Solve sin(3x)dx+2ycos^3(3x)dy=0 using the separable method

We are given the differential equation:

\sin(3x)dx + 2y\cos^3(3x)dy = 0

To solve this using the separable method, we can rearrange the terms:

\sin(3x)dx = -2y\cos^3(3x)dy

Dividing both sides by \cos^3(3x), we get:

\frac{\sin(3x)}{\cos^3(3x)}dx = -2ydy

To integrate the left-hand side, we can use u-substitution:

Let u = cos(3x), then du/dx = -sin(3x) and dx = \frac{du}{-3sin(3x)}.

Using trigonometric identities, we can simplify the left-hand side:

\frac{-sin(3x))}{u^3}.\frac{du}{-3sin(3x))} = 2ydy

Now, let’s integrate both sides with respect to their respective variables:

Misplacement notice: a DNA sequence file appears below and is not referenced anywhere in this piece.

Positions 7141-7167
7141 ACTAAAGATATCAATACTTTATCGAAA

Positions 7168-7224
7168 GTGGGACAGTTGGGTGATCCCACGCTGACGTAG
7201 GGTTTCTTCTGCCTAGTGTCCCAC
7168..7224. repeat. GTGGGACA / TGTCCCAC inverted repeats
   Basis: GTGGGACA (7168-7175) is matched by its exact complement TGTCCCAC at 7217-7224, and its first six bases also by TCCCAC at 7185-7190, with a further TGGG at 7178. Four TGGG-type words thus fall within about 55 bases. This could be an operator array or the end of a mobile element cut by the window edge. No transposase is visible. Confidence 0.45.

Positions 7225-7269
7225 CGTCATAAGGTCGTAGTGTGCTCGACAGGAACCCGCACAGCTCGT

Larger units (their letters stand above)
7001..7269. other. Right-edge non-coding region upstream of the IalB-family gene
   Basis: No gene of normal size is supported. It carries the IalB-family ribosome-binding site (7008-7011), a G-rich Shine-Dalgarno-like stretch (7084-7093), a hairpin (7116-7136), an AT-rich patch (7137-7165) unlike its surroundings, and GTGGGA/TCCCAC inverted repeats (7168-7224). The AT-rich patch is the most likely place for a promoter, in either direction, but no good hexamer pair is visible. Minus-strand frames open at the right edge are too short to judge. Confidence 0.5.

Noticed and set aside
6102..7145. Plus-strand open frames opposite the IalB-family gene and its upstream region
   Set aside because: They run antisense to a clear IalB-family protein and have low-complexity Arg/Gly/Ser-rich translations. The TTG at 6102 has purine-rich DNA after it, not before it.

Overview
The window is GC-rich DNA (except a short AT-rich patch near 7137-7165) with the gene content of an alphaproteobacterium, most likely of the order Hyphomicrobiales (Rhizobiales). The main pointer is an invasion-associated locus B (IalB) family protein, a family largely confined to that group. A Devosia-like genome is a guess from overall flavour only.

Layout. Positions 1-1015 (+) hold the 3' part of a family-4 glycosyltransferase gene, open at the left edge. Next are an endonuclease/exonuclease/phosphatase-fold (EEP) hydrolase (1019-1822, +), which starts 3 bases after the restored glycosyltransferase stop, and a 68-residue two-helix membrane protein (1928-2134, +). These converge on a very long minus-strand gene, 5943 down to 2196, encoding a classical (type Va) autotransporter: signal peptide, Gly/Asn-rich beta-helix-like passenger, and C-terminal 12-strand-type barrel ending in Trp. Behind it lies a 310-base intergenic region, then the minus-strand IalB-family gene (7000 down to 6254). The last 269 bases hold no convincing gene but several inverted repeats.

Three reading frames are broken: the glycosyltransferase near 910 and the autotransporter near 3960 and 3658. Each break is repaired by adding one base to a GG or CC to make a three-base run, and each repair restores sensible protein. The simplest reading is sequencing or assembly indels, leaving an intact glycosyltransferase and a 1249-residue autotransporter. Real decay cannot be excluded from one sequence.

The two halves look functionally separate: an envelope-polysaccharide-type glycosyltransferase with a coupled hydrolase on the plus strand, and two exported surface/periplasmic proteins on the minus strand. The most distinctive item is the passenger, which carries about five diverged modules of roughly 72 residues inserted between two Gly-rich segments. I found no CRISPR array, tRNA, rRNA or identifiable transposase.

\int \frac{-sin(3x))}{u^3}.\frac{du}{-3sin(3x))} = \int 2ydy

Substituting in the integral, we get:

-\frac{1}{6}  u^{-2}+C = y^2

where C is the constant of integration.

By replacing the value of u=cos(3x), we can simplify the equation as:

-\frac{1}{6}  cos(3x)^{-2}+ C = y^2

Therefore, the general solution to the differential equation is:


where C is the constant of integration.

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